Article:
The useMemo() hook memoizes values returned by expensive functions. But what if we have an expensive React component that is re-rendered even though its props do not change?

When React detects a change in a parent component, it will re-render all of its child components to make sure the app is up to date. This may create a performance issue when a child component renders something expensive, like thousands of elements or an iframe.

To solve this problem, React provides a higher-order component named React.memo(). A higher-order component is a component that takes another component as an argument so that it can add functionality to it. In this case, React.memo() will only allow the component passed to it to re-render if its props have changed. Here’s what the syntax of React.memo() looks like:

import React from 'react'; const MemoizedListComponent = React.memo((props) => { const { longList } = props; return longList.map(item => <li>{item}</li>); });

In the code above, we pass a function component to React.memo() as its first argument. React.memo() will compare the props of the function component before and after each render phase and only re-render it if the values of those props have changed. Then, we assign the result of React.memo() to MemoizedListComponent, which we can use in other components.

Note that React will only shallowly compare the props of the memoized component before and after each render. To ensure that complex values such as objects and arrays are deeply compared, we can provide a comparison function as the second argument to React.memo().

const areDeeplyEqual = (previousProps, nextProps) => { return JSON.stringify(previousProps) === JSON.stringify(nextProps) }; const MemoizedComponent = React.memo(ExpensiveComponent, areDeeplyEqual);

By applying React.memo(), the function component will not re-render if its parent changes and its props stay the same. Depending on the rendering performance of the child component, this can result in a substantial performance benefit.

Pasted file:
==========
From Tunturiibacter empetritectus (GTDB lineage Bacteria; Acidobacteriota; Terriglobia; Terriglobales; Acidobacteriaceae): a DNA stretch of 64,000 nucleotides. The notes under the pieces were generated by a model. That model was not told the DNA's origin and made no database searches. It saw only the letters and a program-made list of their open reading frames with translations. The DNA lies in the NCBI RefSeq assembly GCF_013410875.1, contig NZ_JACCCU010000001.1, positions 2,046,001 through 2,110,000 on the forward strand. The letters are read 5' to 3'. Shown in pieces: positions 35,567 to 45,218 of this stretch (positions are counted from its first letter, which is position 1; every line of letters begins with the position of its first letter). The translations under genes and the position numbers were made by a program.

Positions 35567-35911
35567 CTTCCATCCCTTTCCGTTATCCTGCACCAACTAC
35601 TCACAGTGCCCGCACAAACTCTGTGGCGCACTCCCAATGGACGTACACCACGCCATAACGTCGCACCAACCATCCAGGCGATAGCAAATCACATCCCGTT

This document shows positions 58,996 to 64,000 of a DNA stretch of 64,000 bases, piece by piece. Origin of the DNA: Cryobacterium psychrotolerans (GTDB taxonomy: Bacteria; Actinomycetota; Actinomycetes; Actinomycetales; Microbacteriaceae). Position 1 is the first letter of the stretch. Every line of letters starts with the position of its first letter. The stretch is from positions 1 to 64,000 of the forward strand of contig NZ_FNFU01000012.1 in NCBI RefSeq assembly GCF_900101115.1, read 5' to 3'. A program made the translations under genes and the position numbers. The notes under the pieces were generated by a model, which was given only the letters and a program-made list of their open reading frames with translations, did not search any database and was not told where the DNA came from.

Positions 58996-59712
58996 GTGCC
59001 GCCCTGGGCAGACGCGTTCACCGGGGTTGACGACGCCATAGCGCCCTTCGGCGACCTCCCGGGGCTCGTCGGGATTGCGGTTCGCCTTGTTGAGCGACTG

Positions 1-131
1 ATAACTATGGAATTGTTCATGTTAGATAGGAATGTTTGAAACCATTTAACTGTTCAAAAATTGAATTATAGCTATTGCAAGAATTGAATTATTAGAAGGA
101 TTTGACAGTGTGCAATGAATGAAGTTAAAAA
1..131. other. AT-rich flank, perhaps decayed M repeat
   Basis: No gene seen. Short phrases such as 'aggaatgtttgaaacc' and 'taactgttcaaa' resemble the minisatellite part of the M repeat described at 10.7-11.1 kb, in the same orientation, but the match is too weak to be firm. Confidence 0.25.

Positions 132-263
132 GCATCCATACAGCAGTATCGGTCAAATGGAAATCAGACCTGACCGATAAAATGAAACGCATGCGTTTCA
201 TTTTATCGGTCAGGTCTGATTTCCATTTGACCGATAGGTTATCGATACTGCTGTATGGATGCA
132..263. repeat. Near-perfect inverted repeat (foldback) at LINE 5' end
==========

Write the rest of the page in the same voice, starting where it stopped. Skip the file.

Task 1

Go to the project’s home page (‘/‘), and then click on “Exercise 3: Memoizing Components”.

Task 2

This exercise presents a randomized GitHub contribution graph with 10,000 graph points. Like the last exercise, our graph also has a button to show an explainer of the graph. Open the React profiler dev tool, click the cog icon to open its settings, and toggle on “Highlight updates when components render.”. With the React profiler open, click on the “Show Explainers” button and notice that each graph point is highlighted.

Task 3

Let’s dive into the code to see what’s happening. Open ./src/pages/Exercise3/index.js. In this component, we have React the state value showExplainer, and then a .map() to create 10,000 graph points with <GraphPoint />. Since showExplainer does not affect <GraphPoint>, why does updating showExplainer cause each <GraphPoint /> to re-render?


In React, whenever a component’s state updates, React will update that component and all of its child components. In this case, updating the state of showExplainer changes <Exercise3 />. Since <Exercise3 /> renders many <GraphPoint /> components as its children, they will also be re-rendered.

Task 4

Open ./src/pages/Exercise3/GraphPoint.js, and let’s apply React.memo() by importing React from 'react', and then passing the GraphPoint component to React.memo(). Finally, make sure to export the memoized component as a variable named GraphPoint.


We can apply React.memo() with code like this:

import React from 'react'; export const MemoizedComponent = React.memo((props) => { // ... })

If you’re stuck, you can find the solution code in ./src/pages/Exercise3/solution/GraphPoint.js.

Task 5

Reload the page and with the React profiler open, click the “Show Explainers” button on and off, and notice that each <GraphPoint /> no longer is highlighted, which signifies that they are no longer re-rendered when showing the explanation dialog.

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